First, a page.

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How Collaboration Can Kill Creativity

It’s true, there is no “I” in team, but there are two “I’s” in creativity. After spending five years in the creative department of advertising agencies, I’m beginning to think we should focus more on the second one.

Like most of my millennial cohorts, I was taught from a young age that teamwork is a good thing. Group projects pervaded my grade school, high school, and even college education. I graduated ready to apply my seasoned people-skills to a real life job. And I did! I still do, every day.

But lately I’m beginning to question the value of all this “togetherness” as it relates to results. In my case, results equate to ideas—I’m an advertising copywriter tasked with thinking up the next irresistible ad campaign for whichever client I’m assigned.

Within the walls of an ad agency, collaboration and creativity are nearly synonymous. A hip company that rejects solitude is lauded for progressive thinking. Down with plaster walls! Let’s make them glass. Heck, let’s tear down the glass and have long, communal tables. Eighteen heads are better than one, right?

It wasn’t until two weeks ago, when I heard Bill Simmons interview Lena Dunham in a podcast, that I realized this thinking might actually be wrong.  

Simmons said to Dunham, the creator of Girls (which happens to be my new TV obsession): "It seems like the best work we’ve seen on TV in the last 12 years has always been [the work of] one person, maybe two people, partners. Why doesn’t the TV industry realize this and just turn it over to one voice like HBO did with your show?”

The thought struck a chord. Simmons was right; Mad Men, Girls, The Wire, West Wing— all the best writing can be traced to a single creator. It got me thinking not just about TV, but all creative industries.

In the tech sector, Apple takes the cake for innovation, and that was the brainchild of one Steve Jobs, who was famously stubborn and possessive of his creative approach. Sure, he had thousands of helpers—just like Aaron Sorkin and Lena Dunham have writers—but the vision was primarily his.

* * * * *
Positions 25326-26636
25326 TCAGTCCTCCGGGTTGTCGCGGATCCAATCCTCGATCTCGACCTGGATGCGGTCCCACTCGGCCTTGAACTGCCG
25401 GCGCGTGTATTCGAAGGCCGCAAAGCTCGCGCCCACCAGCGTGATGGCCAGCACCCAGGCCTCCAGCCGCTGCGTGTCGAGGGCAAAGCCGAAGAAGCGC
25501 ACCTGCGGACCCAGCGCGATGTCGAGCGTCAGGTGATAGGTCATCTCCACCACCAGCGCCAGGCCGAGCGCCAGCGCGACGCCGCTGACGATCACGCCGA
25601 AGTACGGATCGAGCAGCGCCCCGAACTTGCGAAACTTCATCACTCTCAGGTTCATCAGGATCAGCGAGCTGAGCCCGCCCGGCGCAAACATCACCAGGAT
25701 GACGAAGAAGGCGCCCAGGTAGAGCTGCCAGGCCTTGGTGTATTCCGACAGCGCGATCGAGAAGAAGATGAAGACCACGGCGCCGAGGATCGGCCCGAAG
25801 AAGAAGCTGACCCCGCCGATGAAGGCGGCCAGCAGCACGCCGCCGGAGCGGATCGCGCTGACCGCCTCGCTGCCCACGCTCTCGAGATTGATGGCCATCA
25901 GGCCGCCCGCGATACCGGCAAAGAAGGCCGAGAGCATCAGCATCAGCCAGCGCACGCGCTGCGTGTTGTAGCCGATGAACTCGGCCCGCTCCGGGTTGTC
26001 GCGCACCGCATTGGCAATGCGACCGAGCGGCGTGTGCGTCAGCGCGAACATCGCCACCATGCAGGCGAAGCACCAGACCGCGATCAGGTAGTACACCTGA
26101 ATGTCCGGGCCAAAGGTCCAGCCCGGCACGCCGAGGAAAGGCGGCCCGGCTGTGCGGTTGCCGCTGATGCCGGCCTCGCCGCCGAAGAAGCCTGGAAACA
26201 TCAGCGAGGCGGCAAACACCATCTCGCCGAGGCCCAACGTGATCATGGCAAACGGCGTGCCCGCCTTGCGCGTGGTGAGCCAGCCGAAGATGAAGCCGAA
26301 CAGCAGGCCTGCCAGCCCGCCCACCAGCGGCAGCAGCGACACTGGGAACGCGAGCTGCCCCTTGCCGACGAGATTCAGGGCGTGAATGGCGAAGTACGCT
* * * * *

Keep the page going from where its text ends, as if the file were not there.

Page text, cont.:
While I realize collaboration is an essential part of problem solving, does it work as well when you’re trying to create something from nothing?

Even recent psychological studies suggest the answer is probably no. In a New York Times op-ed that ran in January, Susan Cain referred to the trend of hyper-collaboration as The New Groupthink. “Culturally, we’re often so dazzled by charisma that we overlook the quiet part of the creative process,” she wrote. “Research strongly suggests that people are more creative when they enjoy privacy and freedom from interruption.”

Sometimes in creative industries, you’re granted that privacy in order to come up with an idea. But once the idea is conceived, it’s passed around like a hot potato, subject to everyone’s red pens. And that can be worse.

My last project at work started out hopeful. My partner and I sat in a quiet room and, after much thought, brought a solid idea to our creative director. But after 11 meetings and rounds of revisions from creatives, account managers, strategists, and clients, the original idea was chipped away to a point beyond recognition. What eventually went to market was an ad that was neither here nor there; it lacked the oomph, personality, and relatability that once made it pretty darn good.

In that podcast with Simmons, Dunham remarked, “The more personal something is, the more people can relate to it. And the more you water it down, the more it feels like nobody made it.” YES! I thought. This girl gets it.  “If everyone got that concept, we would see mediocrity disappear. Either you’d hate things or you’d love them, but they’d really be what they are.” I love you, Lena Dunham.

But if we’re being totally honest, it’s not just our employers and teachers to blame; it’s also us. We millennials don’t know how to be alone. I, for example, am having a hard time finishing this article because I’ve interrupted myself every three minutes to check Facebook. And Twitter. And text a friend. What can I say—it’s lonely inside my head with just my thoughts.

So what’s the solution? Do we force ourselves into solitary confinement to create something great against all odds? I don’t know. But I do think it’s time we re-examine the old saying, rearrange some letters, and find a place for “me” in “team.”

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